Get to Know IREC’s Regulatory Team
In the final installment of our team features series, which highlights IREC’s staff and programs following the official merger with The Solar Foundation, we are excited to introduce the Regulatory Engagement program! We talked to the team to discuss the focus of their work, current projects, what they like best about what they do, and why they’re excited about the recent merger. Get to know the programs’ initiatives and team members, with facts, faces, and Q&A below!
Meet the Team
- Radina Valova | Vice President – Regulatory Program
- Mari Hernandez | Assistant Director – Regulatory Program
- Brian Lydic | Chief Regulatory Engineer
- Midhat Mafazy | Regulatory Program Engineer
- Sky Stanfield | Partner at Shute, Mihaly & Weinberger, LLP
- Yochi Zakai | Attorney at Shute, Mihaly & Weinberger, LLP
- Laura Beaton | Attorney at Shute, Mihaly & Weinberger, LLP
IREC’s Regulatory team participates in regulatory proceedings across the United States to build consensus-based, viable solutions that enable more clean energy and streamline the process of connecting it to the grid. IREC coordinates with diverse local and regional stakeholders and provides independent, fact-based policy leadership informed by our multi-state engagement and national perspective.
The Regulatory team develops national thought leadership and foundational resources on critical clean energy policy topics, such as energy storage, integrated distribution planning, and low- to moderate-income customer access to clean and affordable energy. IREC’s resources include model rules and best practices guidelines, such as for interconnection and shared renewables.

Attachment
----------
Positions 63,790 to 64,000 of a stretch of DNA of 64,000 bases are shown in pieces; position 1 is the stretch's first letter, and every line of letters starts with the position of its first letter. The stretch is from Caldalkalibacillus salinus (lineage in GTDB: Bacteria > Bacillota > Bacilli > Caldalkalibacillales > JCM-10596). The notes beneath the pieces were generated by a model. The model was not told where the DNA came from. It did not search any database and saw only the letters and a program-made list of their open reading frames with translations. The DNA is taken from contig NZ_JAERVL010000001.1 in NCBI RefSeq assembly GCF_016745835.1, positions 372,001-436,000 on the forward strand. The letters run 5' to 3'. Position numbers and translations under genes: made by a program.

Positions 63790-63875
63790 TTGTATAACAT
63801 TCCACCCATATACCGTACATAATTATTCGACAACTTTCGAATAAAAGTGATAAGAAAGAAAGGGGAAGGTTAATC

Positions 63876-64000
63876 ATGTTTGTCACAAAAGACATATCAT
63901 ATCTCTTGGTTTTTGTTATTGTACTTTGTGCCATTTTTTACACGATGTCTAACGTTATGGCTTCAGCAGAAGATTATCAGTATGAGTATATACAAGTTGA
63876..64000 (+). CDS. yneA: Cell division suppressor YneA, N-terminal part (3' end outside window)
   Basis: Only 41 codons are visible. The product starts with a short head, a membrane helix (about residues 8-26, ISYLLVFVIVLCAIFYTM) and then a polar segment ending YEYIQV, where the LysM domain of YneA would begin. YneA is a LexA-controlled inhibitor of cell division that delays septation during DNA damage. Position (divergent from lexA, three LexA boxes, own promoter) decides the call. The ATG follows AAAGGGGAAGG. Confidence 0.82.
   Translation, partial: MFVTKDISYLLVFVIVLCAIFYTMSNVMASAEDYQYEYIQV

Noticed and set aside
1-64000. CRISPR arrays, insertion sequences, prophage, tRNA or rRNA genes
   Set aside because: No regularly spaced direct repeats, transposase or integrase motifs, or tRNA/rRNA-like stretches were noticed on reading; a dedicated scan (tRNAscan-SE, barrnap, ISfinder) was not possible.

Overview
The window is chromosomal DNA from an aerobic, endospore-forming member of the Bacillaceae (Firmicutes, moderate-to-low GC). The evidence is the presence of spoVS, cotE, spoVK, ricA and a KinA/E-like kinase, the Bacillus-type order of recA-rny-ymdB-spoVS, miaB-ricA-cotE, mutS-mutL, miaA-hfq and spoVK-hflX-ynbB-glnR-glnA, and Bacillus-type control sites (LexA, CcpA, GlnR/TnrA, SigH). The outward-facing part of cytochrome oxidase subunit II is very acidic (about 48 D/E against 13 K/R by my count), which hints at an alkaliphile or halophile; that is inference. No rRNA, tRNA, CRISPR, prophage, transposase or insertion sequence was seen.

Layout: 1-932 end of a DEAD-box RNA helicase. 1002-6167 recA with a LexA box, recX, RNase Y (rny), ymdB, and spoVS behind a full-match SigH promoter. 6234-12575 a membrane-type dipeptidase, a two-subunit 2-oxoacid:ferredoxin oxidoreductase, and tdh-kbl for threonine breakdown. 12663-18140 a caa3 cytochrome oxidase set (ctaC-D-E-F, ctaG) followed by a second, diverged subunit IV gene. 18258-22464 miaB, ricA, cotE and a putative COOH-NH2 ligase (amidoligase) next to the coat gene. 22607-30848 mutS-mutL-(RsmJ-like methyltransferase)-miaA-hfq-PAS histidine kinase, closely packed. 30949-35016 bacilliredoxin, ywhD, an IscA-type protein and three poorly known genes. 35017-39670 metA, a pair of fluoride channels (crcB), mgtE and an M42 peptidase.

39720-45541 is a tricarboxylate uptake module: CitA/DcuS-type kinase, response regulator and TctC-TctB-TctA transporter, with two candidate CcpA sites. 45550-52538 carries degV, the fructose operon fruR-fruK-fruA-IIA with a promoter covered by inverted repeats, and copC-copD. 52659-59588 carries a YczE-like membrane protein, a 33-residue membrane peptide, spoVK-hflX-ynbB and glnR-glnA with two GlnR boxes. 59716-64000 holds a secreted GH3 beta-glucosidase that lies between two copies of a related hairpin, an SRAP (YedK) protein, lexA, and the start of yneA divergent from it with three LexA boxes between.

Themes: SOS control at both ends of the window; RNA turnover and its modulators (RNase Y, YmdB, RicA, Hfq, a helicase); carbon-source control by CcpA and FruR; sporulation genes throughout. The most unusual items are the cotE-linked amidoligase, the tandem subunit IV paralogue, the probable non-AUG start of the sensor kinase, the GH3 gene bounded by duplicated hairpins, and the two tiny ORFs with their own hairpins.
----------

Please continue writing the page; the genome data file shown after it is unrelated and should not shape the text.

The Regulatory team also partners with other organizations and the U.S. Department of Energy, through initiatives like Building a Technically Reliable Interconnection Evolution for Storage (BATRIES), to provide technical support and guidance that informs efforts to advance solar, storage, and other clean energy technologies.
Across its work, IREC’s Regulatory Team has a particular focus on distributed energy resources (DERs), locally-sited systems that generate renewable energy where it is used—such as rooftop solar and battery storage systems.
Learn more about IREC’s core regulatory issues:
- Connecting to the Grid
- Grid Modernization
- Smart Inverters
- Energy Storage
- Clean Energy Technical Standards
- Shared Renewables
Q&A With the Team
In your own words, tell us about the focus of the Regulatory team’s work. Why is it so important to the growth of clean energy?
Radina: Effective interconnection procedures and grid modernization tools are essential to achieving a 100% clean energy future. IREC’s Regulatory Program works on a number of the key technical, policy, and regulatory components necessary for a clean, distributed, and affordable grid.
These include technical standards to enable better DER communications, control, and grid services; transparent grid data access to enable optimal DER siting; and improving interconnection processes to enable the rapid and efficient interconnection of large amounts of DERs and the electrification on the grid. By working at both a broad policy level and a granular, technical and regulatory level, IREC’s Regulatory Team is building the foundation for a clean energy economy.